Jordan Reed - (another) concussion
Rashad Greene- thumb (IR)
Joique Bell - ankle
LeSean McCoy - hamstring - no timetable
Luke Kuechly - concussion
Ben Roethlisberger - knee - out 4-6 weeks
Does Mychal Rivera even know where he is?
Ryan Clady - knee (IR)
Josh McCown - concussion - returned

These are just the names that are pretty recognizable to most football fans, and most are important to fantasy rosters.  For those that drafted many of the names above, their season is in flux or on the verge of being lost.  Yet Jonathan Stewart is actually healthy -- go figure!

In essence, the draft this year for most was costly or a ritual at best, and the days of your draft really figuring in to your outcome is the same as your bank roll increasing at a craps table.  Survive the season with minimal injuries, you win.  Lose two of your top draft picks like Dez Bryant or Jordy Nelson -- see ya.

This is just a reflection of the greater problem at large, that of football itself.  The sport I once idolized and played pretty well has become nearly unrecognizable.  The speed at which 300-plus pound men track down their speedier 210-pound counterparts is dizzying.  The collisions can be felt through the television set.  I once saw New Orleans Defensive End Will Smith track down Quarterback Michael Vick from behind.  That was the exact moment I got worried about the future of the NFL.
Bennet Omalu discovered what he dubbed CTE,
Chronic Traumatic Encephalopathy

Recently, Yahoo! published an article that claimed of all the brains examined by doctors of former NFL players, ninety-six percent of them tested positive for CTE.  That's not a typo.  Ninety-six percent (96%).  That's an astounding number and not in a good way.  The movie Concussion is set to debut Christmas Day, the story of Bennett Omalu's discovery of brain deterioration that pertains to repeated head traumas, and the subsequent quashing of such information by the NFL.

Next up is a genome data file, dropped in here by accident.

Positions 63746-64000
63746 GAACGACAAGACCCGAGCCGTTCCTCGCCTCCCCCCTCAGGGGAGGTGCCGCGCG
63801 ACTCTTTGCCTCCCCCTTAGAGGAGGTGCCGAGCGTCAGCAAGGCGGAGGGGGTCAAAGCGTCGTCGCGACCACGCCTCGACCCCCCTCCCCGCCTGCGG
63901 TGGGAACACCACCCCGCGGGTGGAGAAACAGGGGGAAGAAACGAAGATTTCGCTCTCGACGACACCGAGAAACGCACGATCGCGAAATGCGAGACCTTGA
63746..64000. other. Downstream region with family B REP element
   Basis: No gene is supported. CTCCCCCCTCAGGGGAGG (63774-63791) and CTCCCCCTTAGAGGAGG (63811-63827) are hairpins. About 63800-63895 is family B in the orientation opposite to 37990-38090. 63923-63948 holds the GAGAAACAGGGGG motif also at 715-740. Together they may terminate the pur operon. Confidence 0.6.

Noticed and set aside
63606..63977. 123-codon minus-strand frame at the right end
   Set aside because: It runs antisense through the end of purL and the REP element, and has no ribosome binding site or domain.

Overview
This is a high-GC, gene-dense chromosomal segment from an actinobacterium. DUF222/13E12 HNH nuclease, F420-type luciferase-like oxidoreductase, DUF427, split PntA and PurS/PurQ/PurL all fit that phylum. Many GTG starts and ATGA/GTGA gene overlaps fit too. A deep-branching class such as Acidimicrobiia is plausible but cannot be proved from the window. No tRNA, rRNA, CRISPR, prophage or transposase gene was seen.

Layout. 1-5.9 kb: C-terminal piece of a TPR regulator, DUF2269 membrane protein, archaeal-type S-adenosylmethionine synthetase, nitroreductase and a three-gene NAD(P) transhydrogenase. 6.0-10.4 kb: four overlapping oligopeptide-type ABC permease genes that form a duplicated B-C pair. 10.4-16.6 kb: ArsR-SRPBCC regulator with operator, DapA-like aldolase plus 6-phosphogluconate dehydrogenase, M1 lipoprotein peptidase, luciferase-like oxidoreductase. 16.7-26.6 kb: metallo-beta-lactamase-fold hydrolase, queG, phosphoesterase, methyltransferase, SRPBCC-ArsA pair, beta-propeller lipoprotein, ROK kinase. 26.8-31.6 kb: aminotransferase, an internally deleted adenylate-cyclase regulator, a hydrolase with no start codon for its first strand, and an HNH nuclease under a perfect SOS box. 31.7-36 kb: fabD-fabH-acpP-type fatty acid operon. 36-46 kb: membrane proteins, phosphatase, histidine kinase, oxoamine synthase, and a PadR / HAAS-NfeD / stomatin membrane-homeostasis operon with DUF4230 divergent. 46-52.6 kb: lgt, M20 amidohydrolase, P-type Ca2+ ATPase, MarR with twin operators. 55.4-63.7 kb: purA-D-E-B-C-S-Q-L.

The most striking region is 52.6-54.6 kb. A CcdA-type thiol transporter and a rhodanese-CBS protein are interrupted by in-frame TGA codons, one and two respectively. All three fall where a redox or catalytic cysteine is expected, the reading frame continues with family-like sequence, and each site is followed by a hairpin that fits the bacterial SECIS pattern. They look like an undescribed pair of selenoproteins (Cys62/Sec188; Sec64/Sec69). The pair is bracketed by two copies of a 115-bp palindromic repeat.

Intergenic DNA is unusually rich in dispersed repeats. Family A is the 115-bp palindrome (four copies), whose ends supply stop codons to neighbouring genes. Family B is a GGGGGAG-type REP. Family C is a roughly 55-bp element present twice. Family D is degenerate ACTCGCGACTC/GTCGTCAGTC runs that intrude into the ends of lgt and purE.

The NFL may be thriving now as America's sport, but its days are numbered.  With players such as Brett Favre, Jermichael Finley and Troy Aikman stating outright they won't let their own children participate in the sport that gave them such financial freedom and status; with the early retirements of greats like Patrick Willis and his cohort Chris Borland; with  the number of stars going down to season-ending injuries every year, one has to wonder how long the NFL will maintain the throne over other sports.

There are a few ways the NFL could save itself.  They've started by almost removing the kickoff return from the game entirely.  Almost every NFL kicker booting a ball from the thirty-five yard line can easily send the ball out of the end zone if they desire.

But a few other things that would move the NFL into safer territory would be to take a tip from the arena leagues: